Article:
Yesterday afternoon, the Academy announced its documentary shortlist. As we mentioned at the time, the headline was that EXIT THROUGH THE GIFT SHOP had defied most of the odds to hurdle what we thought would be the most difficult barrier stopping it from winning the Oscar - making the shortlist at all - while the most shocking snub was the failure to advance Laura Poitras' THE OATH, a film that we had pegged as a frontrunner and which had already been nominated for the top award at Cinema Eye, the IDA and the Gothams.
But more about those in a minute.
So, first off, it's not a terrible list. I've seen a few folks contend that it's off-the-charts bad, and trust me, I've seen off-the-charts bad, and this isn't that.
It's curious, that's certain, but mostly because it's actually the kind of list that I think the Academy has been hoping for for years - a slick, brassy list of 15 that's chockablock full of big films and big directors: there's 5 million-dollar grossers in the bunch (the first time that has ever happened) and that doesn't include the headline-grabbing films about Pat Tillman and Eliot Spitzer and natural gas fracking, nor a just-opening, crowd-pleasing film about Brazilian garbage workers.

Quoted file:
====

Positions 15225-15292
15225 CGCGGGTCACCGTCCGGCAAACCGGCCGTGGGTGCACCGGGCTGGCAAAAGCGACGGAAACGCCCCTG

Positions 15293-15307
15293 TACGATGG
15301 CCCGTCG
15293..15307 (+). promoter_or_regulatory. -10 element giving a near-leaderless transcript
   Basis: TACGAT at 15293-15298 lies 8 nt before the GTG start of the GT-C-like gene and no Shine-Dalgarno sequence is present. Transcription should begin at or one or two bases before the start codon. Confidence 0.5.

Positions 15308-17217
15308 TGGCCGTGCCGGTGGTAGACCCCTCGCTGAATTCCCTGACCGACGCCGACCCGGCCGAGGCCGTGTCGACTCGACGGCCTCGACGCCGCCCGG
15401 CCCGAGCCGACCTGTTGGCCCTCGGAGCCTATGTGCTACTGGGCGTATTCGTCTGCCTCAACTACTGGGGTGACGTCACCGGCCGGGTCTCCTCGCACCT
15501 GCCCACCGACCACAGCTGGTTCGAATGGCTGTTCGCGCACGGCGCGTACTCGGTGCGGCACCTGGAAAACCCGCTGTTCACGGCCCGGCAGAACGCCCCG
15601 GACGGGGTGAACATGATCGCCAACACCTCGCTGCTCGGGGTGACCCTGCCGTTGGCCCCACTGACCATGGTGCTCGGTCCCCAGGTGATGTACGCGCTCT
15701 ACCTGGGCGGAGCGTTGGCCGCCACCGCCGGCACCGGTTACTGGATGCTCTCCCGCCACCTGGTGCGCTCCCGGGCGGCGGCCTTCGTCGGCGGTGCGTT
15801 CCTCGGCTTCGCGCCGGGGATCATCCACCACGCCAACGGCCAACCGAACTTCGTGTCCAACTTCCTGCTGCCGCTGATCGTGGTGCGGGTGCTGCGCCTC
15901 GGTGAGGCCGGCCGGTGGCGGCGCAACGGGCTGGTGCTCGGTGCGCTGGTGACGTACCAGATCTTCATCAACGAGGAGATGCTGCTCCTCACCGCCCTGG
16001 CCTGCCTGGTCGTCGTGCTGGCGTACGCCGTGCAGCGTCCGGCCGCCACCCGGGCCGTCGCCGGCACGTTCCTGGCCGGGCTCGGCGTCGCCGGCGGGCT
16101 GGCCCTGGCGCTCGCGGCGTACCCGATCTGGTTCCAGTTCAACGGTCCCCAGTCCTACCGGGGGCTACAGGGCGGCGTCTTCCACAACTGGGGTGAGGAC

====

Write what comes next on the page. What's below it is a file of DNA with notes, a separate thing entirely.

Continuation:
That makes at least 9 high-profile titles out of 15, which explains why a number of Oscar prognosticators felt pretty good about this year's list (and their pre-announcement predictions, which had centered on films that had a big theatrical launch and therefore that they'd actually heard of - not usually a good barometer).
A lot of these are big productions, too (which makes sense when you consider that Best Picture at the Oscars goes to the producers, not the directors), and for the first time in several years, many if not most of the big players seem to have a horse in the race - Sony Pictures Classics, Weinstein Co., HBO, NatGeo, Magnolia, Paramount, Cinetic, Oscilloscope (those that don't, like Roadside, either weren't really in the doc game this year or, like Zeitgeist and IFC, missed out with their own high profile titles).
And there are big name directors - two Oscar winners (Gibney and Guggenheim) and another nominee (Charles Ferguson), not to mention perhaps the world's most famous anonymous street artist.
This is the kind of shiny list that a lot of people can be (and likely are) pretty happy with, both inside and outside the Academy.
There are always going to be "snubs". It's getting so that I dislike even using the word, because a "snub" almost implies that there's something unusual going on. But if there are 3-5 or more "snubs" every year, it hardly seems novel. Feels like we need a different word.